I want to quickly direct your attention to NOL‘s newest feature, the Longform Essays. In them you will find all of the n-part series that the Notewriters have done over the years, but they’ve been put together (by yours truly) into one long essay, for your convenience.
It’s still a work in progress. Jacques’ essays are done. Mary’s four-part essay on The State and education is finished, too. I am slowly, but surely, working on Barry’s and Rick’s essays.
- Why the left needs “bottom” Chris Dillow, Stumbling & Mumbling
- How Adam Smith proposed to have his cake and eat it too Branko Milanovic, globalinequality
- Can relationship anarchy create a world without heartbreak? Sophie Hemery, Aeon
- The Lies We Were Told Simon Wren-Lewis, Mainly Macro
I’ve been behind on links to my RealClearHistory columns. So, without further adieu:
Using published and unpublished documents of Dutch, Portuguese and Malay provenance, the present study explores how news of the Twelve Years Truce in December 1609 negatively impacted politics and commerce at the court of the Kingdom of Johor. Since 1603, Johor had emerged as one of the principal allies of the Dutch East India Company (VOC) in the region of the Singapore and Melaka Straits, and after 1606 it had proven itself as a worthy ally in the company’s war on the Iberian powers across Southeast Asia. It will be argued that confusion resulting from the news of the truce on the ground in Asia exacerbated factionalism at the court. The Johor ruler, Ala’udin Ri’ayat Shah III, and especially his younger sibling Raja Bongsu, were incensed and evidently felt they had been left to carry on the struggle against Portuguese Melaka on their own. Unable to continue the war effort without Dutch funds, subsidies and ammunition, the pro-Portuguese faction at the Johor court brokered a peace with the Estado da Índia in October 1610. This deal led to the fall of Raja Bongsu and his pro-Dutch faction at the court. This essay provides the political and historical backdrop to the writing and revision of the Sejarah Melayu, or Malay Annals, in or around 1612.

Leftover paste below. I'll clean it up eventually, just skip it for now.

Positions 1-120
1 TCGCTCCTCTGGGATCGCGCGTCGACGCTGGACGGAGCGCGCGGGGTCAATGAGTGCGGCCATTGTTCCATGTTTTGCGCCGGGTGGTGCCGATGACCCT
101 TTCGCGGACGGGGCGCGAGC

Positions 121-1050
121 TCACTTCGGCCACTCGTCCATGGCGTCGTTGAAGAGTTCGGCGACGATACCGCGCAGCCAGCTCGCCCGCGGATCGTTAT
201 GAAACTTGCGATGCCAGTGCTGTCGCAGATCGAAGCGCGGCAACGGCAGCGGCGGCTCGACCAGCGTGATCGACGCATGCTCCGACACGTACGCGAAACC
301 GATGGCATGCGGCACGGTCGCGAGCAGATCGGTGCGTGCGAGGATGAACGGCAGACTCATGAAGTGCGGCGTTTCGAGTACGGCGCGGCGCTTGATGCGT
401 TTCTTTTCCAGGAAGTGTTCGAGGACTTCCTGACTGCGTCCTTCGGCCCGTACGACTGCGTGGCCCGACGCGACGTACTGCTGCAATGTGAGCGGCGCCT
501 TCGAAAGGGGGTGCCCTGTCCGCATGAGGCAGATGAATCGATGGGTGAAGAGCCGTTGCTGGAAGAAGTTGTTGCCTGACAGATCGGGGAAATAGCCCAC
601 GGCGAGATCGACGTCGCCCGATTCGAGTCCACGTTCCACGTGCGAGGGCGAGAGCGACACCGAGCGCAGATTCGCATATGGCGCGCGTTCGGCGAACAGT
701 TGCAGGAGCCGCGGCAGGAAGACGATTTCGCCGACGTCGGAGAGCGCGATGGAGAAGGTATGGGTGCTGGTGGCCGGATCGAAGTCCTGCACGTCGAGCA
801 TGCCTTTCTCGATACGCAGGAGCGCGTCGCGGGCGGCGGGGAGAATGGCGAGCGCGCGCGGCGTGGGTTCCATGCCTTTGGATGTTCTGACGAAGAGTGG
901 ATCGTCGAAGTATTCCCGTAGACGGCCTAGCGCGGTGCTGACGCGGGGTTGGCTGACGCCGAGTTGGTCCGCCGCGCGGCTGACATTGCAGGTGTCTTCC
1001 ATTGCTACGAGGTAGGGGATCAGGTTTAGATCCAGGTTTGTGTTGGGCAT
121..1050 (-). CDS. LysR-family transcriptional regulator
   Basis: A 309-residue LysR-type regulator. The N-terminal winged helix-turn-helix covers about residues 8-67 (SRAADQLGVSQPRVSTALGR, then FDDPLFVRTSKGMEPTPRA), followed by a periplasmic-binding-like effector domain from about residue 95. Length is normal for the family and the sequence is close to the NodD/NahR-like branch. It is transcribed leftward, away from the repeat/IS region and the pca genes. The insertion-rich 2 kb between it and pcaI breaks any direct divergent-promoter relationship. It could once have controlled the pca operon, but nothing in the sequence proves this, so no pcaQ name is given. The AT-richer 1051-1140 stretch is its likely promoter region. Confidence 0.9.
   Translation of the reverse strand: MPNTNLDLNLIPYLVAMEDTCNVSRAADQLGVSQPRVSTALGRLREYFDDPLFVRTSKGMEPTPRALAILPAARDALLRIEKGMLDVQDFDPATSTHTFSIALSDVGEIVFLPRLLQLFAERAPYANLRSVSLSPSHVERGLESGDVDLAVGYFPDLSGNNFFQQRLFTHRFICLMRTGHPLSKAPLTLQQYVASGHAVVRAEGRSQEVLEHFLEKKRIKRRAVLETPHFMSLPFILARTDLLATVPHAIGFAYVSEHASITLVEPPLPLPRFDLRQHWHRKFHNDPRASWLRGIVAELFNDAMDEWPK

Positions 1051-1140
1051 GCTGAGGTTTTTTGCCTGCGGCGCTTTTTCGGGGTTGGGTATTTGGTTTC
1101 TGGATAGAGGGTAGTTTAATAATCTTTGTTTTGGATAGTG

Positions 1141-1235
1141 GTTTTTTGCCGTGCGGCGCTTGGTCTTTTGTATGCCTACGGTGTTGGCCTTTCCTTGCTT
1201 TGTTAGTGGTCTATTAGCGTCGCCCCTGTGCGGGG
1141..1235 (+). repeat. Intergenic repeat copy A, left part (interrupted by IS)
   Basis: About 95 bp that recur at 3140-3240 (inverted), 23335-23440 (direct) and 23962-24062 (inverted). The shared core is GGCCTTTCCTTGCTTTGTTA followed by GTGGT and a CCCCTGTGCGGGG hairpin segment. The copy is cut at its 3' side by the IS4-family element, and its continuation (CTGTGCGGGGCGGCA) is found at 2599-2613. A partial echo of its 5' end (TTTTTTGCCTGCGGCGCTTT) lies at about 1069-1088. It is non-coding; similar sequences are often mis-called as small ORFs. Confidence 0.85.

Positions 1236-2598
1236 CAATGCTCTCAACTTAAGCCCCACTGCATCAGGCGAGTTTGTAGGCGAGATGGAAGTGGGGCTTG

This is from Peter Borschberg, a historian at the National University of Singapore. Here is a link.